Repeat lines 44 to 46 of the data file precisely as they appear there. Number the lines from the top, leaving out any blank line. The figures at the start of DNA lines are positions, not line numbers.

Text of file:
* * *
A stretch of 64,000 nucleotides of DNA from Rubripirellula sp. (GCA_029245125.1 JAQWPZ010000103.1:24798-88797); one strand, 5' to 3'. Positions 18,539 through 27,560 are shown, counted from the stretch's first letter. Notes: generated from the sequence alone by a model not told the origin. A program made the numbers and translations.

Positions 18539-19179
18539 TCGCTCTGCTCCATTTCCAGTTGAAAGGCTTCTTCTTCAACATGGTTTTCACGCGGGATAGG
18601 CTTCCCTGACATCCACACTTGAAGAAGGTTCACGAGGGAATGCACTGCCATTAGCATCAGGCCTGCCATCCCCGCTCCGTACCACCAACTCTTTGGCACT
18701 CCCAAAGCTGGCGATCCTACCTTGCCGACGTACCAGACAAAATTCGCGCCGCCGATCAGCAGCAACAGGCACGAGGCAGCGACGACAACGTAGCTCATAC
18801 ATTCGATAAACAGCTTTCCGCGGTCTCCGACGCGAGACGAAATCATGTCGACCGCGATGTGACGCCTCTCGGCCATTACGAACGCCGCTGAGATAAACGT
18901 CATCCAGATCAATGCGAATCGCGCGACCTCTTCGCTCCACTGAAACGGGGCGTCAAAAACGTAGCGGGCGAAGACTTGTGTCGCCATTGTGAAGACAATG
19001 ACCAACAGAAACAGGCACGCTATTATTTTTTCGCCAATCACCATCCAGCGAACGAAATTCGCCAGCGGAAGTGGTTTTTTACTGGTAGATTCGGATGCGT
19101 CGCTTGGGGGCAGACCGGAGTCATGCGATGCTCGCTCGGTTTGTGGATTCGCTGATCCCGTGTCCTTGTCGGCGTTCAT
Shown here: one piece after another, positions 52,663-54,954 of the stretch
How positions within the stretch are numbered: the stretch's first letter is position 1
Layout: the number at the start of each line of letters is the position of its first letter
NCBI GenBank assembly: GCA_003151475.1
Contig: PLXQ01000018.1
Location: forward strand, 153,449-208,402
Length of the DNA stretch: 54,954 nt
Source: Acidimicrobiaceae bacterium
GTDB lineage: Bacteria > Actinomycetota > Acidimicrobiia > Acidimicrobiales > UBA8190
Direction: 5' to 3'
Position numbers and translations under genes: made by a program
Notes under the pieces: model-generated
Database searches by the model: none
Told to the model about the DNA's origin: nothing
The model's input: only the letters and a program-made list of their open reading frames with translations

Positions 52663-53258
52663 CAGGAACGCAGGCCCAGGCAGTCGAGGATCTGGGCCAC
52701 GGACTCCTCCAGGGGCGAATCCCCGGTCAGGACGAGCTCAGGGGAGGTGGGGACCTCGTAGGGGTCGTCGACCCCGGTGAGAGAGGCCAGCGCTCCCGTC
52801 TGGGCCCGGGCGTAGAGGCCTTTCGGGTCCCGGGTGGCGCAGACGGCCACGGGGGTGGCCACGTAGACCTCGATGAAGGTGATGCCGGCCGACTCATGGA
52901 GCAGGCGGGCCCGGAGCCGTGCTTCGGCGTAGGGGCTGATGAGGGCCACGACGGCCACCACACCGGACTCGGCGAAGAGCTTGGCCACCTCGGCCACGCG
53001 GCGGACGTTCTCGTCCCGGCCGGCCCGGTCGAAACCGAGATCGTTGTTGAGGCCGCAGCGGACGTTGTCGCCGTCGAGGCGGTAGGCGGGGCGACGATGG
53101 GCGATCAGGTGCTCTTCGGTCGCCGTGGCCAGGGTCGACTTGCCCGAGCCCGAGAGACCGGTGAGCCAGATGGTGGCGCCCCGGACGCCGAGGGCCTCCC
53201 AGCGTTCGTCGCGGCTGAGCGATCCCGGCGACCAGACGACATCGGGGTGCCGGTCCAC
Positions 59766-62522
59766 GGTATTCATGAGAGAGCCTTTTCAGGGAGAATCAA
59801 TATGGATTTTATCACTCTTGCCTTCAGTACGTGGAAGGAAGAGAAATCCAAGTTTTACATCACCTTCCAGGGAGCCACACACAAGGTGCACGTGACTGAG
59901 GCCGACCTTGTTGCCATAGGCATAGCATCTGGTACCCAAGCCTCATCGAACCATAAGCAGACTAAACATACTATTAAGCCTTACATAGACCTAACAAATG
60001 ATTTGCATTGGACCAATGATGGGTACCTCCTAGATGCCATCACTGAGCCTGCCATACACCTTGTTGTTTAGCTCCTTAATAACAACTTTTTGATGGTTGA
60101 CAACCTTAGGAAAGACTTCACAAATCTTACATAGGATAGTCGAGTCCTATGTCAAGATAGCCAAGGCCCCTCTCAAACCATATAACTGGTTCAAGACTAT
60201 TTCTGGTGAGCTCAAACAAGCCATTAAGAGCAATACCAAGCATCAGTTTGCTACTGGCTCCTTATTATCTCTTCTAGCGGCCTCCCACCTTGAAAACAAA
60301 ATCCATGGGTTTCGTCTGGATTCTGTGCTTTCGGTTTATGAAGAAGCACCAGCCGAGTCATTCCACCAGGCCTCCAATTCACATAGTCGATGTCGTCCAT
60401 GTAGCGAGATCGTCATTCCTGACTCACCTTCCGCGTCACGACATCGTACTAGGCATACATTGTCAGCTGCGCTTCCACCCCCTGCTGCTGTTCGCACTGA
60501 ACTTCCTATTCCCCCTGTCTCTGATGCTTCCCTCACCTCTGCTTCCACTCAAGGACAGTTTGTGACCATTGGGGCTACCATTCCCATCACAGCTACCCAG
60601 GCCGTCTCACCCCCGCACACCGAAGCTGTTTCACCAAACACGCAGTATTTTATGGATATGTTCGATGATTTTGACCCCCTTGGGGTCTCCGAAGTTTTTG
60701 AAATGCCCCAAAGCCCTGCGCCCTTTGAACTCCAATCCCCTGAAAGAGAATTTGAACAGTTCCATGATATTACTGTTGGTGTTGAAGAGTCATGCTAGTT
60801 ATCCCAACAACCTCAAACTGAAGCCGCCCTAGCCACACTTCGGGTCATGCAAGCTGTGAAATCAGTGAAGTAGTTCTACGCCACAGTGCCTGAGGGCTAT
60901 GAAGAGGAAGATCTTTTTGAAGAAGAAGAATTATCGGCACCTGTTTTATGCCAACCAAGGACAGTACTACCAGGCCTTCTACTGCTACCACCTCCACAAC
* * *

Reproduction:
60701 AAATGCCCCAAAGCCCTGCGCCCTTTGAACTCCAATCCCCTGAAAGAGAATTTGAACAGTTCCATGATATTACTGTTGGTGTTGAAGAGTCATGCTAGTT
60801 ATCCCAACAACCTCAAACTGAAGCCGCCCTAGCCACACTTCGGGTCATGCAAGCTGTGAAATCAGTGAAGTAGTTCTACGCCACAGTGCCTGAGGGCTAT
60901 GAAGAGGAAGATCTTTTTGAAGAAGAAGAATTATCGGCACCTGTTTTATGCCAACCAAGGACAGTACTACCAGGCCTTCTACTGCTACCACCTCCACAAC